Welt Kompakt creates Scroll Edition
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Welt Kompakt presents Scroll Edition – Printed Internet? With a so-called "Scroll Edition" the Axel Springer publishing corporation conducted a “unique media experiment” on 1 July and published a special edition of Welt Kompakt (the little sister of the German national daily newspaper, Die Welt). The product is unusual in several respects: Firstly, the news stories were not written and compiled by professional newspaper journalists, but by “bloggers, tweeters, etc.”, as indicated in the deck. Secondly, the copy must be turned 90 degrees (back margin up) before it can be read.
“Help, we are printing the Internet” is the heading of the editorial. Indeed, the layout does somewhat resemble the screen display of a news website. Turning a page straight away demonstrates what is meant by a scroll edition: The articles are not presented in typical newspaper page layout style, i.e. weighted by their position on the page, the size of headings and text length, but are arranged one below the other in a broad text field covering more than two-thirds of the page area, presented as unformatted solid text in uniform typography, without paragraphs and subheadings though with many photos (in differing quality). The reader almost automatically reaches for the mouse to scroll the text upwards … however, he must still turn over the page, though in this case from bottom to top.
On the right, beside the main text area, are two narrow columns, similar to orientation bars. One of the columns is used for additional information concerning the articles arranged alongside and about their authors, the other for brief items compiled from blog contributions.
Is that “printed Internet”? Whereas that may be true in relation to the contents, it is not so for the actual character of the medium that can be copied in several optical characteristics at most – but no more than that. Each medium has its own special strengths, but also weaknesses. Bringing together the two worlds, Internet and newspaper, therefore always means a compromise. Nevertheless, the project was worthwhile because it gives rise to a mutual interest among the user groups, while at the same time highlighting the benefits of each medium: fast information, reactions and opinions, unfiltered and from all over the world, with the possibility to join in via the Internet. Researched and verified news, comments and articles, written or prepared by journalists, weighted and put on pages in the newspaper. Is that how the newspaper of the future will look? Probably not.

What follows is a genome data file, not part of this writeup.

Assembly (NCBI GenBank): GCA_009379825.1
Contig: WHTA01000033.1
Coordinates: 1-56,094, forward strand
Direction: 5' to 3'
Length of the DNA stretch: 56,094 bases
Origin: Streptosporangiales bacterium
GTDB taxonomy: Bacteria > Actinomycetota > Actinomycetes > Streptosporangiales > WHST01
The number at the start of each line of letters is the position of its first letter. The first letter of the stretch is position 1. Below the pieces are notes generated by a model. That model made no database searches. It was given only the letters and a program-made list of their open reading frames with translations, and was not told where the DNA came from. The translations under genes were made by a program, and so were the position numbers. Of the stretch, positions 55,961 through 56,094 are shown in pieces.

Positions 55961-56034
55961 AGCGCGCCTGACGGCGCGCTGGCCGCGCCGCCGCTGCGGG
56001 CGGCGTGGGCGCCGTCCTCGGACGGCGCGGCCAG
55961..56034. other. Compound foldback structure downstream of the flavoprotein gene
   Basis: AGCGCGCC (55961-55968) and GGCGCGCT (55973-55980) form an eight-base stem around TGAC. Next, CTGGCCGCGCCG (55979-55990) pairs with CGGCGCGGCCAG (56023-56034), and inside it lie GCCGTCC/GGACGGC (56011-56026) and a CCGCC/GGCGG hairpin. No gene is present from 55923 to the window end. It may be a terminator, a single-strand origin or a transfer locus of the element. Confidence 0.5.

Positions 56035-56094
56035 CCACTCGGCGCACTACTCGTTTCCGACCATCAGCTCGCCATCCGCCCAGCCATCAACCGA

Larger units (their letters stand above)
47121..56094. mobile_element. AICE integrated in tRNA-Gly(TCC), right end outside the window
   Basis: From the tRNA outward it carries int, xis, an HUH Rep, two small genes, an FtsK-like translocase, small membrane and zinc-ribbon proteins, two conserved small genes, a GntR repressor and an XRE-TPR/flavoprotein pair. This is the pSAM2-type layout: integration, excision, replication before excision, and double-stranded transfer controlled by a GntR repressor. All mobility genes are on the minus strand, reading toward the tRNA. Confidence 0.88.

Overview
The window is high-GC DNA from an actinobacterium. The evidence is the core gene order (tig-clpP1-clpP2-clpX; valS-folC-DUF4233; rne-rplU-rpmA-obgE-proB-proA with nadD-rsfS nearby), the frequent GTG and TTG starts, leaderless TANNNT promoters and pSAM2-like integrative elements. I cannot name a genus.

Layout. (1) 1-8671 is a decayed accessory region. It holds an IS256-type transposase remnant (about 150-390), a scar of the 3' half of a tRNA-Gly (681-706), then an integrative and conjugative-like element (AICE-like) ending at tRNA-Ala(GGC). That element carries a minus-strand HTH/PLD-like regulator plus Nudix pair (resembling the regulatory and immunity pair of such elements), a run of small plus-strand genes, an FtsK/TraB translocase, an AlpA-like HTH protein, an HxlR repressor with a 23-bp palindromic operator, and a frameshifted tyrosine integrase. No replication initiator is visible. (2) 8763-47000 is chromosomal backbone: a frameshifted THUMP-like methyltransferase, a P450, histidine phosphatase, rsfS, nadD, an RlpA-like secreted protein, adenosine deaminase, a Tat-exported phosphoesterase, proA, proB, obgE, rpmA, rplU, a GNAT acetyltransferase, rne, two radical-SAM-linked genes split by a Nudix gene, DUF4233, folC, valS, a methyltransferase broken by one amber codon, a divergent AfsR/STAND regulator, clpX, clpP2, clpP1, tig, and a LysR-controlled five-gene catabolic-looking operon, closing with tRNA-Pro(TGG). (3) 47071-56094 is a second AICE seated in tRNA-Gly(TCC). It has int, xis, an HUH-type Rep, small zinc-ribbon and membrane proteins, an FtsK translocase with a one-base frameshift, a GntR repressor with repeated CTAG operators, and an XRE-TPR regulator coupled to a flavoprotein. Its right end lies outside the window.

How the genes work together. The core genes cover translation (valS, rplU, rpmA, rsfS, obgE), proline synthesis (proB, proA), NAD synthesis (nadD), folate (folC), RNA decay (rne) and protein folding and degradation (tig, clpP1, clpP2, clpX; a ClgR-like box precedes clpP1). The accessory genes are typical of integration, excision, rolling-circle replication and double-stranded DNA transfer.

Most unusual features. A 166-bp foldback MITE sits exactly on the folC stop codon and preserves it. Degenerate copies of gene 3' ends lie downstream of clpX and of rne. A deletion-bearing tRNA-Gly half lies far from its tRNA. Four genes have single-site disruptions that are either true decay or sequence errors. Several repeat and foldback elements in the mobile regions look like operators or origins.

It is neither certain that blogger will (or want to) secure for themselves a fixed place in the printed newspaper, nor that the Internet will continue to be such a paradise for news. A great deal is possible and allowed in the Internet that will remain out of bounds for a print product. In contrast, publishers have the possibility to operate both print and online and thus benefit from synergies.
It is expected that the various types of media – including mobiles and e-readers – will drift apart rather than move closer together. The Internet has topicality and interactivity on its side. The newspapers has other qualities that it can and should turn to its advantage (e.g. credibility and competence at regional level). It is not the mixed medium, but the media mix, i.e. mutual supplementation, that gives the added value.
It would be worthwhile to test the innovative format with the vertical two-page spreads, as this could benefit travellers and commuters on public transport by enabling them to open out the print newspaper without disturbing the person sitting next to them.